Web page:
Aside from being home to a handful of very much-loved NYE viewing points, including Manns Point, Blues Point Reserve, Mary Booth Reserve (with a designated viewing area), North Head, Bradfield Park, and Cremorne Point, Sydney’s North Shore will also host some of the night’s hottest events, including several local beachfront fireworks displays.

Pittwater, Dee Why, and Manly Cove:Those who don’t feel like travelling to the city can still kick off their year with a bang. Northern Beaches Council, in partnership with local businesses, is hosting its own free fireworks displays at 9pm and midnight at Pittwater, Dee Why Beach, and Manly Cove. Alcohol is prohibited in these areas every night, and NYE is no different. Those planning on attending should be mindful of road closures and clearways surrounding each location.

Bradleys Head provides a great view of the fireworks. Photo: Janie Barrett

Bradleys Head: Starting at $17.43 a ticket, NYE celebrators can secure a spot atop Bradley’s Head in Sydney Harbour National Park – Athol Lawn. While the park’s tree canopy blocks some Harbour views from Athol Lawn, you can avoid the stress of finding and claiming your spot in one of the city’s open venues. Marketed as an “ideal family viewing area for the Sydney New Year’s Eve Fireworks”, alcohol and glass is strictly prohibited at Athol Lawn for the night and bags will be searched upon entry. Interested parties should get in quick – two other ticketed events at Bradley’s Head have already sold out. The East

Darling Point: Locals can head to McKell Park, Yarranabbe Park or Rushcutters Bay Park east of Sydney city to secure a spot overlooking the bay from noon. While the former two boast Harbour Bridge views, visitors to Rushcutters Bay Park will only be able to catch the fireworks once they hit the night sky due to limited city views. Alcohol prohibited.

Double Bay & Point Piper: Free entry starts at noon and 2pm for those hoping to nab a spot at Duff Reserve and Murray Rose Pool & Blackburn Gardens, respectively. The latter only offers glimpses of the harbour, but you can get a clear view of the bridge from Duff Reserve. Alcohol prohibited.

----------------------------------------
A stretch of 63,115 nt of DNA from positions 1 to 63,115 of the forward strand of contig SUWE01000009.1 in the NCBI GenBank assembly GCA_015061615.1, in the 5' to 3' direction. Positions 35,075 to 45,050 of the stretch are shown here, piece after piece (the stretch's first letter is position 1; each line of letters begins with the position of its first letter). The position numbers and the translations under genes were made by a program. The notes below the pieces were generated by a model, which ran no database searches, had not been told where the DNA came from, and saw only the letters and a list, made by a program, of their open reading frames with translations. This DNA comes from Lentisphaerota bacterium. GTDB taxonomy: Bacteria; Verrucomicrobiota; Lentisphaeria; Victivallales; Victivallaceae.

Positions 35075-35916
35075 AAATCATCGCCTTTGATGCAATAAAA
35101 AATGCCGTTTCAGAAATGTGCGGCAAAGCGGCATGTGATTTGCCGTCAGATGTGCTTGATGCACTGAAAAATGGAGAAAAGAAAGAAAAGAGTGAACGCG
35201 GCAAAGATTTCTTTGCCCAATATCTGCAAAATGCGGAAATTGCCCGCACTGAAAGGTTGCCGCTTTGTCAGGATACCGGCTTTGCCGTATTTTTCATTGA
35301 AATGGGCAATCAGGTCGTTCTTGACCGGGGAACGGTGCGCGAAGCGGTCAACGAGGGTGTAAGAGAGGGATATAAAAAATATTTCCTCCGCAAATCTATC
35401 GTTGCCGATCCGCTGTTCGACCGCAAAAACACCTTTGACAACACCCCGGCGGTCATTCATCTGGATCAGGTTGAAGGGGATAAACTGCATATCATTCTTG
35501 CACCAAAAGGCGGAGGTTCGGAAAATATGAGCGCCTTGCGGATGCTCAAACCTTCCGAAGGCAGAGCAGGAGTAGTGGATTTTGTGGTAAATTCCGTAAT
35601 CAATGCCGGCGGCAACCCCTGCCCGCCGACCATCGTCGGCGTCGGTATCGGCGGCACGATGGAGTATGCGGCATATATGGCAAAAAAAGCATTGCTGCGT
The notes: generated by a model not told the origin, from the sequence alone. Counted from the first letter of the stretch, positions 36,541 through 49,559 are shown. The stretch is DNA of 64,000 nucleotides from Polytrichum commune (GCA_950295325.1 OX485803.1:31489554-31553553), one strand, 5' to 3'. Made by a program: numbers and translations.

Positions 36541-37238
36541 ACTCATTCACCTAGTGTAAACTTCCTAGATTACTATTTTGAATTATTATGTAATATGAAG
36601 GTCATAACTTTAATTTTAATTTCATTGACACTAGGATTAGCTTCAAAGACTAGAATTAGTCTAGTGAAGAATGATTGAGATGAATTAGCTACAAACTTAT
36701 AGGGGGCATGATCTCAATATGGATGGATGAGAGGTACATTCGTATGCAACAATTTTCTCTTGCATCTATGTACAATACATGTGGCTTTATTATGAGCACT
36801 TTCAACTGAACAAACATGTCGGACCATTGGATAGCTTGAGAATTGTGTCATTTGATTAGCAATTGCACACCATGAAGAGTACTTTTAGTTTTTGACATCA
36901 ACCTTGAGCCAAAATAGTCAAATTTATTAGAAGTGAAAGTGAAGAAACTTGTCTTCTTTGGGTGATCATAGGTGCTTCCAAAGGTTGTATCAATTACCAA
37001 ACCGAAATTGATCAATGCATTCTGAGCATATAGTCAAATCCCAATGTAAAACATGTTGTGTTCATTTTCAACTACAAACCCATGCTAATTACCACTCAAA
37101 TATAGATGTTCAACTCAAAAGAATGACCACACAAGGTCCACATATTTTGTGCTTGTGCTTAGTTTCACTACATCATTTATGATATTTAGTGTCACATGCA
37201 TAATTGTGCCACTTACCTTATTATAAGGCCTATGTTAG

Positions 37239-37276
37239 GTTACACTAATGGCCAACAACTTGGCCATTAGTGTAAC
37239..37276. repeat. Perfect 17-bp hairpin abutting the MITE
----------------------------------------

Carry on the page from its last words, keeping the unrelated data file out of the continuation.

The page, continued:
Rose Bay & Watsons Bay: Visitors can catch decent views of the Harbour Bridge from Rose Bay Foreshore, Dumaresq Reserve, and Robertson Park. Tickets are also still available for the Waverley Council’s family-friendly part at Dudley Page Reserve, Dover Heights. With tickets starting at $18.35, kids can take to the jumping castle, have their face painted, run around the playground, and dance as a DJ spins tracks. There will also be a licensed bar for parents and food stalls to suit everyone’s taste buds if you don’t feel like packing your own picnic.

Coogee: For anyone who thinks staying up until midnight is overrated, enjoy the 9pm family-friendly Coogee Sparkles NYE fireworks. Hosted by the Randwick City Council, members of the local community and visitors are invited to grab their picnic baskets, make a day of swimming in the waves, and gather along the beachfront to watch a 20 minute fireworks display. Pets, smoking and alcohol is banned on Coogee Beach, so leave the dog and stubby holder at home. The West

Balmain East:The popular inner-west suburb is going to get a lot more popular come NYE, with Simmons Point, Lookes Avenue Reserve, Thornton Park and Illoura Reserve offering close-up views of the Harbour Bridge. Elkington Park sits to the far left of the inner-west harbour area, but offers views to the western side of the Sydney Harbour Bridge. Alcohol prohibited.

Birchgrove: Birchgrove has plenty of vantage points from which to enjoy Sydney’s world-famous light display: visitors have a direct view of the western side of the Harbour Bridge from Mort Bay Park, Birchgrove Park and Yurulbin Park. You’ll have to plan ahead if you want to get a spot at one of these locations; each one opens at 8am is is expected to reach capacity before nightfall.

Parramatta: Paramatta’s skyline will sparkle with light and colour on NYE 2017 as the suburb hosts one of Sydney’s largest NYE celebrations within the World Heritage-listed Parramatta Park. Join in as singers Frank Bennett, Grant Galea and Catherine Hunter belt out the classic with a big brass band, before watching fireworks erupt from three firing locations at 9pm.

Liverpool: Liverpool Council is hosting Light up the Lake at Chipping Norton. Free shuttle buses will run from Liverpool and Warwick Farm stations. The event is alcohol free and will include fireworks, live music, $2 rides and food trucks. The South

Brighton Le Sands: Stretch out along the beachfront running from Kyeemagh to Ramsgate, before watching fireworks light up the sky courtesy of the Bayside Council. For the best view, head to Lady Robinsons Beach to watch the 9pm lightshow. Drivers: be aware that there will be significant road closures and clearways in the surrounding area so parking may be difficult.

Miranda: Sydney South-siders who book a table at on the Westfield Miranda’s Kingsway or Rooftop restaurants for NYE will be privy to their own private 9pm fireworks display. Have your face painted, indulge in gelato cones, and enjoy balloon benders, light displays, live music, fire dancer, dancers and glow in the dark fairy floss.